Anders Mol and Christian Sørum lived up to their hype in a two-set victory over Russians Viacheslav Krasilnikov and Oleg Stoyanovskiy (21-17, 21-18). The Norwegians are the youngest team in Olympic history to win Gold in beach volleyball, and they’re the first in their country to win a beach medal at all.
This young Norwegian duo – aptly dubbed the Beachvolley Vikings – has taken the world by storm. They began together in 2017 and took about a year to find their footing. But once they did, it’s been magic ever since. Mol and Sørum had won the final three FIVB events in 2018 and seven more in 2019. They were 21 and 22 when they won their first FIVB together, and then promptly won two more.
It’s hard to identify what makes this team so good. Mol and Sørum have been recognized by the FIVB as the two best at what they do, with Sørum winning Best Defensive Player in 2018 and 2019 and Mol winning… well, I’ll just lay it out:
Best Blocker 2018, 2019
Best Offensive Player 2018, 2019
Most Outstanding 2018, 2019
Best Setter 2019
Most Improved Player 2018
They also were the World Tour Champs in 2018 and won Team of the Year in 2019. Mol winning Most Outstanding Player two years in a row is pretty spectacular. His overall game is incredible, but his block is gnarly. Mol gets so low, literally touching the ground. His eyes are on the hitter as he jumps, his arms extended almost entirely over the net. Mol can jump and grab attacks like old-school Phil Dalhausser, and we all know how good that is.
Though Mol received most of the awards, Sørum is no shlump in the back row. His volleyball IQ is Misty May-like; it’s like he knows what you’re going to do before you do. And at 6’4”, his transition offense is superb. They’re one of those teams where you don’t know who to serve or challenge on the attack because they’re both so good. Ten FIVB wins in two years proves said dominance.
The Covid break, however, challenged their seemingly unstoppable reign as supreme. Mol struggled with a hip injury, and their momentum abruptly halted. When play resumed in 2021, their rollercoaster finishes before the Olympics left us all wondering if there’d be more Norwegian magic.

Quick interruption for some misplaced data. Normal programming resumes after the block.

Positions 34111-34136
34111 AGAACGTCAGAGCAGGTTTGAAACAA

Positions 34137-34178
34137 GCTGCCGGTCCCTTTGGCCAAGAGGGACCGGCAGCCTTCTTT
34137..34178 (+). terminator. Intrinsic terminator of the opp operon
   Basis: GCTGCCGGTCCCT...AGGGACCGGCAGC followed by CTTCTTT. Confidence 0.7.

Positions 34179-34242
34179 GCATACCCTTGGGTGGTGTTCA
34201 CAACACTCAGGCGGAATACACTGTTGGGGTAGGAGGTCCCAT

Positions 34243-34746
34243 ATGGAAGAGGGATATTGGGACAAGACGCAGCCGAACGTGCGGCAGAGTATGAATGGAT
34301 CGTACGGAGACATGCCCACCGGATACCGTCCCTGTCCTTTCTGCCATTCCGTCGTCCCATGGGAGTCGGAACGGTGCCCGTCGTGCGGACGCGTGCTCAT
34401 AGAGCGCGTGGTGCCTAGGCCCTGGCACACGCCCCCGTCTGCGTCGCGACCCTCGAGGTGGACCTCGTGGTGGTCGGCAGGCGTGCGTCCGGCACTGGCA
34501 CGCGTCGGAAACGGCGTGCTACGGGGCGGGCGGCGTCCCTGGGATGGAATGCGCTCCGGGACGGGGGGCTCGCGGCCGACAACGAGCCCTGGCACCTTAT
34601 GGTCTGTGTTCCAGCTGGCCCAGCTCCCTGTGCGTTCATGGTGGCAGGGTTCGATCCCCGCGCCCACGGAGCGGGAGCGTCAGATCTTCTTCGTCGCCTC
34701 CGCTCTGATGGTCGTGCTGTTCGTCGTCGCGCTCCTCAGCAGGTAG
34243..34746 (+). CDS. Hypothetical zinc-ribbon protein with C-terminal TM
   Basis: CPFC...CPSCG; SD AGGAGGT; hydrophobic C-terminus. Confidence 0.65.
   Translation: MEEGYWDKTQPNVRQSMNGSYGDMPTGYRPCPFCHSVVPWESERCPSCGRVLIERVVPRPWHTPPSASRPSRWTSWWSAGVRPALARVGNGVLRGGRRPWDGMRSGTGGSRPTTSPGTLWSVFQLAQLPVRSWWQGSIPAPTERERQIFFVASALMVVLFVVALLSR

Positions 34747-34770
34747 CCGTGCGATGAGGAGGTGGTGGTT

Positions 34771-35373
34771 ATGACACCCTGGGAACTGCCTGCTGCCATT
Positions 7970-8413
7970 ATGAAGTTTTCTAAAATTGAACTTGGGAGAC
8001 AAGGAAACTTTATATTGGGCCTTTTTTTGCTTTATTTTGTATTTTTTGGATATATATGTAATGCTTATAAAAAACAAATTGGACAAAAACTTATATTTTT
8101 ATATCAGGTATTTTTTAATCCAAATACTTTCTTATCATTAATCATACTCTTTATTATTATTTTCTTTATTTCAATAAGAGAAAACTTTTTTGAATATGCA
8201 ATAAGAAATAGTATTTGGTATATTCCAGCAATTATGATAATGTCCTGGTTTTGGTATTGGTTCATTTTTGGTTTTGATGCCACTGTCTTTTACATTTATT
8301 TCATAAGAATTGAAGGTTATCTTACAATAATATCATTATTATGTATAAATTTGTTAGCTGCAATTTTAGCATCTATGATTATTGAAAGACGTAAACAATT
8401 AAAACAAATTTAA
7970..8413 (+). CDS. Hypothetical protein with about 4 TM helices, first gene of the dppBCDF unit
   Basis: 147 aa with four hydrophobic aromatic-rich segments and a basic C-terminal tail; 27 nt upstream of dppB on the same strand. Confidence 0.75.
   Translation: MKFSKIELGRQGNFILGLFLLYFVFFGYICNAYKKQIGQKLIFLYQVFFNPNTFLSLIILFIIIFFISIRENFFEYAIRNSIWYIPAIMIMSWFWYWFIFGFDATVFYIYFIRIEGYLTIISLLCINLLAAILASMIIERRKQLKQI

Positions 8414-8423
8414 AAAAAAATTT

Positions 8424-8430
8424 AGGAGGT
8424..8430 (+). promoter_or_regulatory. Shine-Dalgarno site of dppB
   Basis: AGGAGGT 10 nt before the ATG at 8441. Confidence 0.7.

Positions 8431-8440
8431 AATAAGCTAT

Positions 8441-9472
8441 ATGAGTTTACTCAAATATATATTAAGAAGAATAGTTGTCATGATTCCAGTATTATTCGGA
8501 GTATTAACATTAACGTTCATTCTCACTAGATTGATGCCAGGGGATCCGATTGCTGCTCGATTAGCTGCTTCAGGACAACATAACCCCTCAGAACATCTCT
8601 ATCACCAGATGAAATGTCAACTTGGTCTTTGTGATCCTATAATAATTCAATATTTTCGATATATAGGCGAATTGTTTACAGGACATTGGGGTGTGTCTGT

Mol sat out the first tournament in Doha, Qatar, due to injury. Naturally, everyone worried about his return. They need not have since Mol and Sørum won their first two 2021 tournaments together in Cancun. They then wrapped up the pre-Olympic events with 17th in Sochi, 9th in Ostrava, and 5th in Gstaad.
The Beachvolley Vikings entered Tokyo with a nagging injury, a few uncharacteristically low recent finishes, and heavy expectations placed upon them. They delivered, but it wasn’t always smooth sailing. Unlike the A-Team who rolled over their competition, Mol and Sørum had a few hard-fought battles. They didn’t even win their pool, losing in two sets to the other ROC duo, Leshukov/Semenov. Meanwhile, their upcoming Gold Medal match opponents and reigning World Champs Krasilnikov and Stoyanovskiy won their pool (even with a loss to Latvia’s Plavins/Tocs).
Both teams then beat each successive opponent in straight sets until the Gold Medal match. Stoyanovskiy, the Russian blocker, is another exciting young talent. At 24 years old and 6’9”, this guy is built for volleyball. His partner Krasilnikov was the most senior on the Gold Medal court by a half-decade, but that still only makes him 30. Krasilnikov won FIVB Best Defender in 2017, the year before Sørum won it twice. These two teams are well-matched. Though the Norwegians are considered the best in the world, the ROC duo is the reigning World Champs, and they just beat the Beachvolley Vikings in Gstaad. In straight sets.
The beginning of the match didn’t look good for the Norwegians. They appeared jumpy and nervous, making uncharacteristic errors and letting the weight of the match lay heavy on their shoulders. But after the first side switch, they found their stride and took over. Once Mol and Sørum regained the lead, they maintained it until the last ball fell at match point.
Their elation after winning was touching. Sørum tackled Mol, both heaving with exertion and excitement. Once they soaked in the moment, they found and congratulated their opponents and exchanged jerseys. Gotta love the mutual respect between teams.
Mol’s dad is their coach, so father and son could physically embrace after the momentous achievement. Mol’s mom Merita Berntsen was a 1996 beach volleyball Olympian, and though she serves as the Beachvolley Vikings’ mental coach, she wasn’t in attendance. It’s still cool that it’s a family affair for these two very deserving and impressive young athletes.
If their talent wasn’t enough to make you love them, everyone I’ve talked to who knows Mol and Sørum says they’re actually really cool. They also share their secrets, wanting to grow and better the game rather than hold their cards close to the chest. It’s rare to be so confident in your game that you’re willing to share how the sausage is made. Makes you root for them even more.
And I’d be remiss if I didn’t mention one of my other favorite FIVB teams – Cherif and Ahmed of Qatar. At 25 and 26, they’re another emerging and promising young team. They scooped up the Bronze with a 21-12, 21-18 win over Latvia’s Plavins/Tocs. And their celebration was classic. Cherif fell to his knees, burying his face in the sand and praying. Ahmed ran laps around the court with jubilance. Their appreciation was so heartfelt and unique to them. Though Cherif and Ahmed would have loved to add another Gold, they’re bringing home only the eighth Olympic Medal ever for their country. Qatar won their first Gold Medals this year – one in weightlifting and a shared Gold in high jump (which is another Olympic story you need to know).